Bath, UK – The Roman Baths; Boston, MA – Isabella Stewart Gardner Museum
The courtyard in the Isabella Stewart Gardner Museum in Boston, Massachusetts not only resembles the Roman Bath, but the two also serve similar purposes. In 1896 Isabella and her husband Jack began to entertain the idea of building their own art museum. Modeled after the couple’s love for Italy, classical and medieval architecture, the museum is filled with “columns, windows, and doorways…as well as reliefs, balustrades, capitals, and statuary from the Roman, Byzantine, Gothic, and Renaissance periods” (“Building Isabella’s”). The courtyard itself is a combination of “an ancient Roman sculpture garden, a Renaissance Venetian canal-scape, a medieval European cloister, and a turn-of-the-century universal exposition hall” (“Courtyard”). In the center of the courtyard a large mosaic is surrounded on both sides by statues and plants. If the Roman Bath and the courtyard were compared side-by-side, the layout of the two would be almost identical.
The courtyard is reserved for museum functions, but visitors can sit on benches placed just outside of it and socialize while looking at art. During its heyday the Roman Bath was also a place where people would come together to socialize, spend “their leisure time”, and view “art and cultural programs” (Ward 127). The artwork that Mrs. Gardner placed within the courtyard came from ancient cities much like the one described in "The Ruin." Statues of women surround the mosaic in the center of the courtyard, much like how the statues above the columns of the Roman Bath surround the bath itself.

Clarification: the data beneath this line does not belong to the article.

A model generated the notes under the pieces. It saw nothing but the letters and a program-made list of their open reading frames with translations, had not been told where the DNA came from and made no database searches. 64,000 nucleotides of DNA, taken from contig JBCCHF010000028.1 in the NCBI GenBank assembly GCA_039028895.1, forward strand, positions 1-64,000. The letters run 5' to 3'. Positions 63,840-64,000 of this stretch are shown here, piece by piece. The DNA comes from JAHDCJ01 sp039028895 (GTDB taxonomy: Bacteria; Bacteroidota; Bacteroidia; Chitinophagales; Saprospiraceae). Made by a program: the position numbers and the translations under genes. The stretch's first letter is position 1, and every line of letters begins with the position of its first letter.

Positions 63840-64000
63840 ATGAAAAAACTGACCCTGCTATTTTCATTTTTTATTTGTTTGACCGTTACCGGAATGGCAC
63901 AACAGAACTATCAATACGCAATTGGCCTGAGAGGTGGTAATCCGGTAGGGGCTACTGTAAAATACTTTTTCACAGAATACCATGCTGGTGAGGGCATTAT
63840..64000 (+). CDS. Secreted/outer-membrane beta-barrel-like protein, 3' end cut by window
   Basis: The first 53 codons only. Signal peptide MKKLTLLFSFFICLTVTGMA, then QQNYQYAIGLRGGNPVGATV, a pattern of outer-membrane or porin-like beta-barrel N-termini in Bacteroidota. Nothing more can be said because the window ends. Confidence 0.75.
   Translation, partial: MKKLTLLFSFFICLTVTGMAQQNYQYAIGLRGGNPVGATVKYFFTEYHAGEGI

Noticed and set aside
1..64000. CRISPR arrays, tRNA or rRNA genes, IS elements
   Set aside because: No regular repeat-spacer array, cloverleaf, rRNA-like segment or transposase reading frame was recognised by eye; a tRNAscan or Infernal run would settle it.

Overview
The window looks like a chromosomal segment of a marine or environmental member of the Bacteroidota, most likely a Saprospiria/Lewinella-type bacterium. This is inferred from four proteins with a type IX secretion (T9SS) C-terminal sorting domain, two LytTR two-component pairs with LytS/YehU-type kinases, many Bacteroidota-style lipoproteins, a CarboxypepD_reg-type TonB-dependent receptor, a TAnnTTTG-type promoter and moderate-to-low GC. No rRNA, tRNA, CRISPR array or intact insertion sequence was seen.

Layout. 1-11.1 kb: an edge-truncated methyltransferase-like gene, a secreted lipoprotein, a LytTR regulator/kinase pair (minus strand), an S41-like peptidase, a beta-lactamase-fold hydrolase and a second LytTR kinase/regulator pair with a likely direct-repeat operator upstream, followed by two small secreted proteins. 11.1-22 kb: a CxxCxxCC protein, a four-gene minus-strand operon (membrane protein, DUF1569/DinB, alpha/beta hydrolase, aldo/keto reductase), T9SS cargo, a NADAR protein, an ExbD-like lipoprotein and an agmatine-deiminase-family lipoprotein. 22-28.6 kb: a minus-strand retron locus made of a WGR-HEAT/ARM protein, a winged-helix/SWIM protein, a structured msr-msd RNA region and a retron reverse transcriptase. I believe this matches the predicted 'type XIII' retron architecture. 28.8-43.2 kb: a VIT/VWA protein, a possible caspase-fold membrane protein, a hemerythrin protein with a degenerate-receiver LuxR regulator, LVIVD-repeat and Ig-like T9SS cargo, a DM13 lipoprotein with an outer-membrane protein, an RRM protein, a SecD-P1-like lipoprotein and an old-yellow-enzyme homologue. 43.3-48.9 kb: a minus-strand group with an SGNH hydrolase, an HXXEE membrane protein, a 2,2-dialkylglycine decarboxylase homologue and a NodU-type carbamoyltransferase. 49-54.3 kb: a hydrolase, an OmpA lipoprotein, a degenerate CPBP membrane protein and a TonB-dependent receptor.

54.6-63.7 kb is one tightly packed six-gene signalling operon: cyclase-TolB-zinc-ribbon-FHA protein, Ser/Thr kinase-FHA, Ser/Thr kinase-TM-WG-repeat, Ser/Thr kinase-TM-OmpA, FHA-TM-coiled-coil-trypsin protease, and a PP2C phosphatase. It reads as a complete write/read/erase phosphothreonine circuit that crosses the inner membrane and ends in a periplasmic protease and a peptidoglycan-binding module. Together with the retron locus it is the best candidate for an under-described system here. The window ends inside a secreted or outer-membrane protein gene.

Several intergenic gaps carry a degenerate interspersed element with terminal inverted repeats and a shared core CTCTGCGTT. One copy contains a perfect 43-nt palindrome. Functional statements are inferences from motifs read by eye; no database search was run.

In his article titled "Women In Roman Baths," author Roy Bowen Ward examines women’s access to and participation in Roman baths throughout their history. He writes that the earliest Roman baths “may have been for men only,” but states that there is not much evidence to support that statement (Ward 127). Coincidentally, there is also no mention of women in "The Ruin." Only men appear to inhabit the city. It is interesting that Mrs. Gardner chose to have only statues of women present in the courtyard (“Courtyard”). If it is true that women were excluded from the baths at one point in time, Mrs. Gardner’s choice of all female statues can be interpreted as a tribute to those Roman women.
Not only does the courtyard resemble the Roman Bath in appearance, the two share the same purpose of providing people with a place to relax, look at art, and enjoy each other’s company.
“Building Isabella’s Museum.” Isabella Stewart Gardner Museum, www.gardnermuseum.org/about/building-isabellas-museum#chapter5. Accessed 4 May 2018.
“Courtyard.” Isabella Stewart Gardner Museum, www.gardnermuseum.org/experience/rooms/courtyard. Accessed 4 May 2018.
“The Ruin.” Anglo-Saxon Narrative Poetry Project, anglosaxonpoetry.camden.rutgers.edu/the-ruin/. Accessed 4 May 2018.
Ward, Roy Bowen. “Women in Roman Baths.” The Harvard Theological Review, vol. 85, no. 2, 1992, pp. 125-47. JSTOR, http://www.jstor.org/stable/1509900. Accessed 29 Apr. 2018.
Michaela Vick, Student, Fitchburg State University